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John Livingstone was a preacher’s kid, born in Scotland in 1603. He continued living with his father when grown, and that caused problems. John wanted to move to France and study medicine. His father forbade him. The old man instead proposed that John marry, settle down nearby, and farm. John refused. They remained at loggerheads until the young man set aside a day to seek God’s direction for his life. He retreated to the woods and after much agony surrendered himself to preach the gospel. His father acquiesced.
On January 2, 1625, John Livingstone preached his first sermon in his father’s pulpit. He remained in his father’s house for over a year, carefully writing out his sermons word for word. One day he was asked to preach to a crowd he had addressed just the previous day, and having written no new sermon, he jotted down a few notes and preached with greater power than he had yet experienced. He never again wrote out his sermons.
He was soon in demand, and in June of 1630, he was asked to preach at the Kirk of Shots. On Sunday night he gathered with Christian brothers and spent the night “in prayer and conference.” The next morning he was seized by such feelings of inadequacy and unworthiness that he wondered if he could ever preach again. But that evening, Monday night, June 21, 1630, he rose to preach from Ezekiel 36:26,27a: I will take away your stubborn heart and give you a new heart and a desire to be faithful. You will have only pure thoughts, because I will put my Spirit in you.
Livingstone preached for an hour and a half, experiencing “the presence of God in preaching” as at no other moment in his life. The power of the Spirit fell on the meeting, and 500 people later dated their conversion from that message.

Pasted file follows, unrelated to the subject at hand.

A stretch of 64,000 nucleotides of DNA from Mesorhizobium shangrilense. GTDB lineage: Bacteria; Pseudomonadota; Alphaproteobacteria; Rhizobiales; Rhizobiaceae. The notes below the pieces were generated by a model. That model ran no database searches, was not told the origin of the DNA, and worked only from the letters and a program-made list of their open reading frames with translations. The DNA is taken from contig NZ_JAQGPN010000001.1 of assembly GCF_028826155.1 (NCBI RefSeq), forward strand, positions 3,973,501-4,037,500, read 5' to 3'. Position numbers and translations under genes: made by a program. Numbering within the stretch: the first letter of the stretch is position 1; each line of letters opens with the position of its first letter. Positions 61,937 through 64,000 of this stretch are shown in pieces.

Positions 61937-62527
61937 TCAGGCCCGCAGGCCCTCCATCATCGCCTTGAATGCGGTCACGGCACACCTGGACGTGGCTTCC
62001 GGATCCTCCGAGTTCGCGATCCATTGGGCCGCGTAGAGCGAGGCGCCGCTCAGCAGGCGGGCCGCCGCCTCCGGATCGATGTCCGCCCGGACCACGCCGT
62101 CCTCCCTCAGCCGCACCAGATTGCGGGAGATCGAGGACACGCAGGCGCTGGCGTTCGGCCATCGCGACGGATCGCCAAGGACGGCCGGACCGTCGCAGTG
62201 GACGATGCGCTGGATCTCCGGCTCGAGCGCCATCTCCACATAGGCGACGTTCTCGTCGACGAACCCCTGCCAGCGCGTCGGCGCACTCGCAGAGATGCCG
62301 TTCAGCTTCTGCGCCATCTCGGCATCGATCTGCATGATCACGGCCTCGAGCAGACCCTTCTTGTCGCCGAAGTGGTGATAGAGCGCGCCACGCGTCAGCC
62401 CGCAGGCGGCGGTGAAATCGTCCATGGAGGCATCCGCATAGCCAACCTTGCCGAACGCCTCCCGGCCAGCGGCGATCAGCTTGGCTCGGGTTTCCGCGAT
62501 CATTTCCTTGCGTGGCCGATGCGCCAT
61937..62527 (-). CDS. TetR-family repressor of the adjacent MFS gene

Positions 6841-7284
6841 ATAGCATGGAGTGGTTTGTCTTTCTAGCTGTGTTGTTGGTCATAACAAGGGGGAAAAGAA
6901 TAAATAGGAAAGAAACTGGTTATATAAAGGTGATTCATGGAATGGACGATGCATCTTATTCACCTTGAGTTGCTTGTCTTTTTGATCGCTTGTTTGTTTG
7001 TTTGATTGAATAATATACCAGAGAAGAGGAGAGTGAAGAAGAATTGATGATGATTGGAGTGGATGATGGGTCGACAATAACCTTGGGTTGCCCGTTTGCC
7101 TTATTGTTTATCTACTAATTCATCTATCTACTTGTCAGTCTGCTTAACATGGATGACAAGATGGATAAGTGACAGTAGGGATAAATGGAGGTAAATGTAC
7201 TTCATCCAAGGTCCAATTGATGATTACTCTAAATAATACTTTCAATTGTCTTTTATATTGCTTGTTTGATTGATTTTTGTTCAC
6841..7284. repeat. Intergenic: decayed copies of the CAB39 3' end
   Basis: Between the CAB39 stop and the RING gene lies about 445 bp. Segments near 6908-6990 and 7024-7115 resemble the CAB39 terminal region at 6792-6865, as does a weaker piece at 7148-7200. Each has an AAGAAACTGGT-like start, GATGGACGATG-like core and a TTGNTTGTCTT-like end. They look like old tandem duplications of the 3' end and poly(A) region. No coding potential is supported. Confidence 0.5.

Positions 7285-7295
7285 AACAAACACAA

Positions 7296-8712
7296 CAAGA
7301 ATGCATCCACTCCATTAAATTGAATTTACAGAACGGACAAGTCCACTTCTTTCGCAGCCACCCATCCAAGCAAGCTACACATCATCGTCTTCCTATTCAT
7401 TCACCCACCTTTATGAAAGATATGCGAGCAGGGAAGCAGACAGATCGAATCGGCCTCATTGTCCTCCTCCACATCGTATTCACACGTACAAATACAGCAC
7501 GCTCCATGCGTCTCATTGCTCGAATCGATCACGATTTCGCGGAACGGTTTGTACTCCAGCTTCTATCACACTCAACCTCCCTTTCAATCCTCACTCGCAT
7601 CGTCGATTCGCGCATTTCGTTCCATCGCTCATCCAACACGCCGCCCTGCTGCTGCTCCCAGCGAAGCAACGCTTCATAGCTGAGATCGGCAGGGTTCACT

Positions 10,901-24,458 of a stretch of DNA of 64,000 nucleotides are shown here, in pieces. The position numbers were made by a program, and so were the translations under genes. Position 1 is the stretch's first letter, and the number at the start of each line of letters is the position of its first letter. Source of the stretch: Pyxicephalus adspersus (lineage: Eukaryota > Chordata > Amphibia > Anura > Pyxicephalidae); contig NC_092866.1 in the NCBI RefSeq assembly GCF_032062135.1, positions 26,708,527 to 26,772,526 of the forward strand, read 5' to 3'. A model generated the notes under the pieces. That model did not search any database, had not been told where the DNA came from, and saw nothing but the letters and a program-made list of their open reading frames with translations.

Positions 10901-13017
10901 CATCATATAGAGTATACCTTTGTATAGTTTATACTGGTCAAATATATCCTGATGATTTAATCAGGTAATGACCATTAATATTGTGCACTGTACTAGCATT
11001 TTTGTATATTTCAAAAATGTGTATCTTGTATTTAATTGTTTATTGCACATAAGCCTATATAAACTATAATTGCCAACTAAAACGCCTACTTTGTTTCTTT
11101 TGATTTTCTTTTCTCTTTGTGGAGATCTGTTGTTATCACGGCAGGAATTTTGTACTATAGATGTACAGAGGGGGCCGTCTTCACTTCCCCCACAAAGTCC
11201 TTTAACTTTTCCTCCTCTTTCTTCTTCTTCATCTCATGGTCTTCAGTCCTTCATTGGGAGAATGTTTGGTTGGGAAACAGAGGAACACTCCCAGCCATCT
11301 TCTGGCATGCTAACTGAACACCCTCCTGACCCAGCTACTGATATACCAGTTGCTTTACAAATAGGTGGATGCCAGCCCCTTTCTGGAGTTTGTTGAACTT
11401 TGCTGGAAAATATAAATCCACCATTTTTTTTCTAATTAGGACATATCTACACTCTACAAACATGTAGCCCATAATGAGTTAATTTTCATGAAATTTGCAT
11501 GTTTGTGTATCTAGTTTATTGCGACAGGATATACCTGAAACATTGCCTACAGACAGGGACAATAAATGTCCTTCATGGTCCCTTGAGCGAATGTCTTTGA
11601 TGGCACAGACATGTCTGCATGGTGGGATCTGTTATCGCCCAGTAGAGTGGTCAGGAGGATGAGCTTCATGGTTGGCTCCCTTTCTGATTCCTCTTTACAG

His mighty preaching brought both fame and friction throughout Scotland, and he was eventually banished to Holland on account of his Nonconformist views. Many Scots had already fled to Rotterdam, and Livingstone ministered there among them until his death in 1672.
I will take away your stubborn heart and give you a new heart and a desire to be faithful. You will have only pure thoughts, because I will put my Spirit in you and make you eager to obey my laws and teachings. (Ezekiel 36:26-27)
Robert J. Morgan, On This Day: 265 Amazing and Inspiring Stories About Saints, Martyrs & Heroes, electronic ed. (Nashville: Thomas Nelson Publishers, 2000, c1997). June 21.
ALSO ON THIS DAY
1579 – Francis Fletcher, chaplain to Sir Francis Drake, read from the Anglican Book of Common Prayer somewhere in California on “the first Sunday after Trinity”—the first time the English prayer book was known to have been used in the New World. A number of Indians gathered to watch. Captain Drake’s rough sailors, who had just plundered their way up the Spanish coast, lifted their hands to heaven and prayed to God to open the eyes of the Indian idolaters “to the knowledge of Him and of Jesus Christ the salvation of the Gentiles.”
1663 – The men of Groton, Massachusetts, voted to make Samuel Willard their pastor “for as long as he lives.” Several years later an Indian raid destroyed the town and Willard moved to Boston where he rose in prominence.
1834 – Cyrus McCormick, a Christian inventor, and businessman from Virginia, patented the world’s first truly workable reaper. He made a fortune from it, much of which went to charity.
1846 – Isaac McCoy, a missionary to American Indians died. McCoy and his family endured great privation and hardship in their pioneer life. He was criticized for urging the transfer of Indians from their ancestral lands, but his writings show he was concerned they were being corrupted by contact with whites.
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